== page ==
Like many people aspiring to do creative work, I wasn’t born into a family of artists, or into unearned income that would enable me to pursue my art full-time. I didn’t participate in any talent shows, I’ve dealt with years of underestimating myself, and I wasn’t taught how to be creative in school. I wrote, and rewrote, this book not because I’m a creative genius revealing a secret, but because it was the book I needed to read.
I have been obsessed with the mystery of the creative process for over a decade. Successful artists had figured out how to do great creative work. Why couldn’t I?
I sought out every chance to find an answer. In the first half of the 2010s, I pored through academic literature, biographies, and memoirs. I interviewed prominent recording artists and authors on their processes. I seized every opportunity I could to ask people about their creative processes and for detailed examples of what they did to make their work. I immersed myself in a study of each individual’s creative process itself—the observable parts of ideation, creation, and release.
Creative work sounds simple enough (“Just make stuff!”), but it can feel painful when you don’t know how to make sense of it. For many years, I experienced a version of the creative block that might sound familiar: numbness. I wrote at a media company, started an editorial studio, and supported other people’s creative projects with marketing. I felt I had to suppress my true creative urges in order to make money. I tried my best to make it work.
Because I had so little time for the creative work I wanted to do—to write and express my own ideas—I became completely attached to the results I could attain. I wasn’t practicing, I was pushing. After months and years of this struggle, I realized that I was missing a piece of the puzzle: my own creative purpose.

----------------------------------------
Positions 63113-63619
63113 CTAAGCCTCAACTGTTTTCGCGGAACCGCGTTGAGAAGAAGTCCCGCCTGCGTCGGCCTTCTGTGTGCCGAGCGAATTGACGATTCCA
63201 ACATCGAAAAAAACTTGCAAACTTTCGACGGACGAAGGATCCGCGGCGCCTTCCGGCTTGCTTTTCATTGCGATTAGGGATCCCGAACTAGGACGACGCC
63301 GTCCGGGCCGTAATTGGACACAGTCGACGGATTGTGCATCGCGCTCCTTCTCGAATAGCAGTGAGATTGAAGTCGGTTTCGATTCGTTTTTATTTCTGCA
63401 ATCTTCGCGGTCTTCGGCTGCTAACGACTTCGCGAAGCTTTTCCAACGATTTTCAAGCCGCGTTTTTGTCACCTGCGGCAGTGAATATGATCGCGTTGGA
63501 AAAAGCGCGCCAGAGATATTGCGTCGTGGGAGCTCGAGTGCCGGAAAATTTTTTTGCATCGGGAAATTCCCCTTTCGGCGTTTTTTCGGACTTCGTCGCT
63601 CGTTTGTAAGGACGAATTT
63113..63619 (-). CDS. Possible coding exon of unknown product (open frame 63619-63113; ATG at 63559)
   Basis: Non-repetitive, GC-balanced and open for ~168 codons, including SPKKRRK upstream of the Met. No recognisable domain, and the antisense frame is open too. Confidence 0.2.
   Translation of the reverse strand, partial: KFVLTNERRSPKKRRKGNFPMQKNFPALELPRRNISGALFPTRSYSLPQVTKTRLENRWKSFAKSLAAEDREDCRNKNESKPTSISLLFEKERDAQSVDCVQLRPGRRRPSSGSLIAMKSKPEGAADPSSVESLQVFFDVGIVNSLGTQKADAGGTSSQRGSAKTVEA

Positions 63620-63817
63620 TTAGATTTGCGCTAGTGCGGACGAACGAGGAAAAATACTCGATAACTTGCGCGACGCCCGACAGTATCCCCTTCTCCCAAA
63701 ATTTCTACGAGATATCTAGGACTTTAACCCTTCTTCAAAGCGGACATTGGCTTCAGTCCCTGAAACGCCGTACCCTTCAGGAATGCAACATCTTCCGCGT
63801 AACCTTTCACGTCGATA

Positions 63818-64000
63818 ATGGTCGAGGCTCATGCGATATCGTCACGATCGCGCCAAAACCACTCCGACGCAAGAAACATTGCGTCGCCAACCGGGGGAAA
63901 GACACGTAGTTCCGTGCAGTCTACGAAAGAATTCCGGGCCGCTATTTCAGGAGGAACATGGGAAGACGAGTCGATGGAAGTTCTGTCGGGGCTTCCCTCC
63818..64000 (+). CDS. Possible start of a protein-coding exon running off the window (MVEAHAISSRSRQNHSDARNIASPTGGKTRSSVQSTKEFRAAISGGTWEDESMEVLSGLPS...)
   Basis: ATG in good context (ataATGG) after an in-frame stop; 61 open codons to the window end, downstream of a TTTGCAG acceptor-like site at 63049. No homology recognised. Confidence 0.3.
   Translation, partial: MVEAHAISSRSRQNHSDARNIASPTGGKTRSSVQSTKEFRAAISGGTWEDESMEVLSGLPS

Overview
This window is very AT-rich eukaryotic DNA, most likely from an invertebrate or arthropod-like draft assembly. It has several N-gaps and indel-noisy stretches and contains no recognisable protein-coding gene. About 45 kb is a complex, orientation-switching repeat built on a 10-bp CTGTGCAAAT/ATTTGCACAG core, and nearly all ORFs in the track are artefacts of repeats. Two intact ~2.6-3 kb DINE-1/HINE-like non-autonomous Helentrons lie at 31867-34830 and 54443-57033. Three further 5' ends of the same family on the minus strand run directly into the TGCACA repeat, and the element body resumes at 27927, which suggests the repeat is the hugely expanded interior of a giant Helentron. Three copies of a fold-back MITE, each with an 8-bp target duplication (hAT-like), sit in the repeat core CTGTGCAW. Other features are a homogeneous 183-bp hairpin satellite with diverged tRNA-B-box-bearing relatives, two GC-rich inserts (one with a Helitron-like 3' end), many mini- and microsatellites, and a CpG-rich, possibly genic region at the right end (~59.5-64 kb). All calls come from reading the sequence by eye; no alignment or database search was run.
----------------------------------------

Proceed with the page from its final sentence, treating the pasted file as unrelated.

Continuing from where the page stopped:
Finding my creative purpose involved letting go of every impulse and habit that made me successful at my work projects, and shifting my focus away from results into the process. Process is about consistently making time and energy to practice every day, rather than intensely pursuing a creative project and then burning out, falling out of love with it, and becoming resentful. It’s about creating a lot of work that meets a standard I set for myself. There’s a chance you probably feel the same way I did; that throughout each day, the thought comes to you, “I’m meant to do something, and it’s not what’s in front of me right now.” What does it mean when you find yourself creatively blocked? What if that wave of inspiration never comes, and how are you supposed to know how long to wait? What if you can’t get started, or begin but don’t finish, or are always too busy with everything else?